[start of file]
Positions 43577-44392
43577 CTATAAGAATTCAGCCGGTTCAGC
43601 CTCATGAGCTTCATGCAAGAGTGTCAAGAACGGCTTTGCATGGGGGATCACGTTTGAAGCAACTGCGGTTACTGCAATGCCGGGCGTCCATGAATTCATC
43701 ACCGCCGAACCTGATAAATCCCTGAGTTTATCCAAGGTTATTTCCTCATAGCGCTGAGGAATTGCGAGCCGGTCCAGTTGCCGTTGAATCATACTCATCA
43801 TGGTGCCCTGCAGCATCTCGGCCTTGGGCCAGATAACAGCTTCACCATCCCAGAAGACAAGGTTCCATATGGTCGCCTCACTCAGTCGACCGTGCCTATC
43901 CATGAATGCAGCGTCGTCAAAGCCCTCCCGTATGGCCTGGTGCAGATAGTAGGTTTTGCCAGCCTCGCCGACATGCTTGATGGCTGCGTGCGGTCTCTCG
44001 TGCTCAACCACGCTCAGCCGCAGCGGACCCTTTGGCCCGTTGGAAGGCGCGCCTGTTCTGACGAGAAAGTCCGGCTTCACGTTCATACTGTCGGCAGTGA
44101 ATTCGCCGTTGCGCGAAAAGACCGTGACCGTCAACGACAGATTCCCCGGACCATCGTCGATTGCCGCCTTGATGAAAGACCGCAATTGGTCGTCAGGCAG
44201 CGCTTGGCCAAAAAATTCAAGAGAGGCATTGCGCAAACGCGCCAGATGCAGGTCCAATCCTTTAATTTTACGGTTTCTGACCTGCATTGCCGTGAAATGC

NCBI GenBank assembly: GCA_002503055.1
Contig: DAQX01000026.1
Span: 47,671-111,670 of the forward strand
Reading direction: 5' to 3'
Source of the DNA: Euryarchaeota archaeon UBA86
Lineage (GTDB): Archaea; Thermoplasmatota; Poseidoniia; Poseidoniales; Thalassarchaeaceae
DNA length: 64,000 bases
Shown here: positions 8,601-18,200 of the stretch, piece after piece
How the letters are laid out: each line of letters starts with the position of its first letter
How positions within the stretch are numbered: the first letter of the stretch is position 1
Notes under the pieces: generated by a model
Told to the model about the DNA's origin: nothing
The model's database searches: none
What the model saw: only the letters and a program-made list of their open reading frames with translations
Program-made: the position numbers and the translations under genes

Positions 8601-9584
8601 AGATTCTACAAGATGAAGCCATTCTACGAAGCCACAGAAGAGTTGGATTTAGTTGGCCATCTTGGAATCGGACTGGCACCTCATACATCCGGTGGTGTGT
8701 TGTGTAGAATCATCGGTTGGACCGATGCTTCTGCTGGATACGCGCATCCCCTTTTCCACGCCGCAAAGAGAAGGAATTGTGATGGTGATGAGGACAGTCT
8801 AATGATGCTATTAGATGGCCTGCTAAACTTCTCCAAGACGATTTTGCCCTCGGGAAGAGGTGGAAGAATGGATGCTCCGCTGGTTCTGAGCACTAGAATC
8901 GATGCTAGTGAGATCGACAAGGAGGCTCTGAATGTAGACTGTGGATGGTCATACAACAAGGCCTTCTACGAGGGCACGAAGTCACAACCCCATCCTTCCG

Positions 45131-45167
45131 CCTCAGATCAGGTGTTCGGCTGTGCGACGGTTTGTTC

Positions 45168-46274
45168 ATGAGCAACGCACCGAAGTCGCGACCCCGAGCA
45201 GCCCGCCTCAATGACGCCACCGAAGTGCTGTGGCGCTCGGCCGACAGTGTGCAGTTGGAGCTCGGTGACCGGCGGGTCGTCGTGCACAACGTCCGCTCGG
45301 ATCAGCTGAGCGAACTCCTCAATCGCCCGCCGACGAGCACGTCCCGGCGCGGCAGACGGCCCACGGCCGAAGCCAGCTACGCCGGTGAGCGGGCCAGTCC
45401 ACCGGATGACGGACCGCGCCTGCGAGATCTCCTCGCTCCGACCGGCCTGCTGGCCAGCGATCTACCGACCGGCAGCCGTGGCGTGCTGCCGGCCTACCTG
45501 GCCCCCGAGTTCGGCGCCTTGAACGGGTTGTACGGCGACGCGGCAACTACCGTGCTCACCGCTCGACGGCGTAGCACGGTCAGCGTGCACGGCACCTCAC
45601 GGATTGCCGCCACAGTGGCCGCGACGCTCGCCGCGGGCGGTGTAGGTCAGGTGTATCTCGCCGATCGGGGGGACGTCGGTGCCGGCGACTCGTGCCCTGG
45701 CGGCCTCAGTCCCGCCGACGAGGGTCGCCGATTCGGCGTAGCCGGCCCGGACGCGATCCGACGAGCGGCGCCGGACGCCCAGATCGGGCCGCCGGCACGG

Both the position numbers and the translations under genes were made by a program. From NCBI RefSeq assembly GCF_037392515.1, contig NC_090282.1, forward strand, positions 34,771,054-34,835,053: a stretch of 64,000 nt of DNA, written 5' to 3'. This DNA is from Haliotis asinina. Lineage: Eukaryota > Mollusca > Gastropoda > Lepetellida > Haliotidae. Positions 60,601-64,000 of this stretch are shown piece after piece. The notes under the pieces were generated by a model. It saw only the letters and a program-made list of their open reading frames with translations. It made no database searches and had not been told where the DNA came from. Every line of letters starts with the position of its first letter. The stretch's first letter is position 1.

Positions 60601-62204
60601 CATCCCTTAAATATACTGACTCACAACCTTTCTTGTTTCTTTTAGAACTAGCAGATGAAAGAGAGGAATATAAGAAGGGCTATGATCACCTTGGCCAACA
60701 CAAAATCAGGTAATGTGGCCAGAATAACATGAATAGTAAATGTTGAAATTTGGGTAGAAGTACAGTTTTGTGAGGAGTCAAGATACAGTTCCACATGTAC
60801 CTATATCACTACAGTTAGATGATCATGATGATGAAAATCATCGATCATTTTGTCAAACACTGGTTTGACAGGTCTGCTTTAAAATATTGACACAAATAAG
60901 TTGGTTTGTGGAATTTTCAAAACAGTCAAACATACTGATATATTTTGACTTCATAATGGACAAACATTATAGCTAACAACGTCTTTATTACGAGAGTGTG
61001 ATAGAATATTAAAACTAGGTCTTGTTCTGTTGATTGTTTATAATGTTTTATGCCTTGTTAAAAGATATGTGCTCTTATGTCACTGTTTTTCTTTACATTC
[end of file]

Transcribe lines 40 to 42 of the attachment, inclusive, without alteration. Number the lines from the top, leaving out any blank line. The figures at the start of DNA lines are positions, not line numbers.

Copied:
Both the position numbers and the translations under genes were made by a program. From NCBI RefSeq assembly GCF_037392515.1, contig NC_090282.1, forward strand, positions 34,771,054-34,835,053: a stretch of 64,000 nt of DNA, written 5' to 3'. This DNA is from Haliotis asinina. Lineage: Eukaryota > Mollusca > Gastropoda > Lepetellida > Haliotidae. Positions 60,601-64,000 of this stretch are shown piece after piece. The notes under the pieces were generated by a model. It saw only the letters and a program-made list of their open reading frames with translations. It made no database searches and had not been told where the DNA came from. Every line of letters starts with the position of its first letter. The stretch's first letter is position 1.

Positions 60601-62204
60601 CATCCCTTAAATATACTGACTCACAACCTTTCTTGTTTCTTTTAGAACTAGCAGATGAAAGAGAGGAATATAAGAAGGGCTATGATCACCTTGGCCAACA